Zenith forecasts global ad spend to grow by 4.6 per cent this year ($28bn) to reach $639bn (£503bn), marginally down from the 4.7 per cent growth forecast in March. Almost half this growth (US$13bn) will come from the US, which is benefiting from very rapid growth in internet advertising – at 15.4 per cent, ahead of the global average of 11.7 per cent. China will be the next biggest contributor to growth, adding $4bn in extra ad spend, followed by the UK and India at $1bn each.
“The point at which internet advertising exceeds 50 per cent of global ad spend has been approaching for some time, but this is the first time it has appeared in our forecasts,” said Jonathan Barnard, head of forecasting at Zenith. “However, 2021 will be the first year of single-digit internet ad spend growth since 2001, the year the dotcom bubble burst.”
We asked players in the digital ad space for their reation to the Zenith forecasts. Here’s what they said:
Matt Nash, UK MD, Scibids:
“It is great to see that the internet will account for over half of ad-spend by 2021. It is also perfectly natural that this growth rate will drop as the market matures and, in my mind, a 9 per cent predicted growth rate is still positive. To continue this growth, digital advertising needs to lead the way in demonstrating its true business value to brands, proving it is positively impacting the bottom line. With budgets being tightened, the C-Suite need to be confident that their money is being spent wisely.
“In a world where marketers’ goals have become increasingly bespoke, and as multiple and sometimes conflicting goals are measured in disparate systems, a one-size-fits-all approach will no longer suffice. Marketers are looking to optimise their ad campaigns towards custom KPIs that correlate to their true business objectives, and are increasingly using independent sources of truth to measure the real impact of different channels.”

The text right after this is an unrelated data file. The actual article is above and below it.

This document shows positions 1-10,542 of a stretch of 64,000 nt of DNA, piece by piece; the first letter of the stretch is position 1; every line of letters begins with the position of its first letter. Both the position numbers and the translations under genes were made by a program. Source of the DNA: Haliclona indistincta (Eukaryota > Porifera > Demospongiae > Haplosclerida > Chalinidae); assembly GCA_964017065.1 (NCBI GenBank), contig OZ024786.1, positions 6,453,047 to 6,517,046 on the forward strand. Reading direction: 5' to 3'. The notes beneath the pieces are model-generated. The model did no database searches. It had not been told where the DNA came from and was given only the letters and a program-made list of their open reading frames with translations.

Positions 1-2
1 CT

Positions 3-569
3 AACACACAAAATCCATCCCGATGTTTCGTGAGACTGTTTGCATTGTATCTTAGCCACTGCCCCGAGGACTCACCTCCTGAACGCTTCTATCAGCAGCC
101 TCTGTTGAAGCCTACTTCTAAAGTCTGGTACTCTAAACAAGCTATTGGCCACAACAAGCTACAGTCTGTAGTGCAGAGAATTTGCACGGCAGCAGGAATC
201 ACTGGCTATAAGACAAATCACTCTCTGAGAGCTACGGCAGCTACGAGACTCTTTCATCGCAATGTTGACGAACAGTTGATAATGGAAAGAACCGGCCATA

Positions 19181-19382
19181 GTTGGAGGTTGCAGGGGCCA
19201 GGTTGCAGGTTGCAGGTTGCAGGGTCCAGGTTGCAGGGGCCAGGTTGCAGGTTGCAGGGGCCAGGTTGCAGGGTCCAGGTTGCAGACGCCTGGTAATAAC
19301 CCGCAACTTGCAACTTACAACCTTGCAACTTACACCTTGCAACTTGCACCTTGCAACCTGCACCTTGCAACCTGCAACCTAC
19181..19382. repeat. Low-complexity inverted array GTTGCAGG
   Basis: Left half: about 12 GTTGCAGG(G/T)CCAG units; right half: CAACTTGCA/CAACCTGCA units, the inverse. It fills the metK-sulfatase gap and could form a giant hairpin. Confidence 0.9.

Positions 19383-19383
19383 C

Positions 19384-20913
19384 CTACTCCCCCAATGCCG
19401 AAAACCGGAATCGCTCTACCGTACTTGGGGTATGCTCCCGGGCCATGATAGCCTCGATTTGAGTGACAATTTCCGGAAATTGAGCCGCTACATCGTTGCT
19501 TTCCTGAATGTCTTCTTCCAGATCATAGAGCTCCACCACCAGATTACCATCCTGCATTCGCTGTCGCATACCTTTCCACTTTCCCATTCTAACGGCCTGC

Nick Welch, VP of sales and business development UK and North EU, ADmantX:
“Zenith’s latest ad spend report is a clear indication that ad spend is mirroring consumer behaviour, however, it is really only an indication of the longtail, which has never been the bread and butter of traditional media owners.
“In today’s digital landscape, social and search are truly scaled opportunities with all major audiences participating in some shape or form, which in turn can offer advertisers a clear path to purchase. Moreover, these channels have very clear attribution (all be it inside a walled garden) within their platforms so are deeply attractive to agencies who are working with brands that are pushing for ROI such as sales and proven business outcomes.
“Moving forward, digital publishers that can’t claim to have scaled audience offerings like Facebook and Google need to build deeper opportunities for advertisers around their audiences and their content. They must double down on partnerships that can help them leverage their existing data assets further and use this enriched data to offer premium audience targeting AND unique commercial content opportunities for brands.”
Sue Hunt, chief revenue officer, VIOOH:
"It is positive to see that Zenith’s latest report has revealed that digital out of home has seen a 4 per cent annual growth. This is as a result of an increase in digital screens and evolving technology that is enabling buyers to build both brand building and activation campaigns. Moreover, it’s a channel that can service both big brands and small, local businesses due to its targeting capabilities.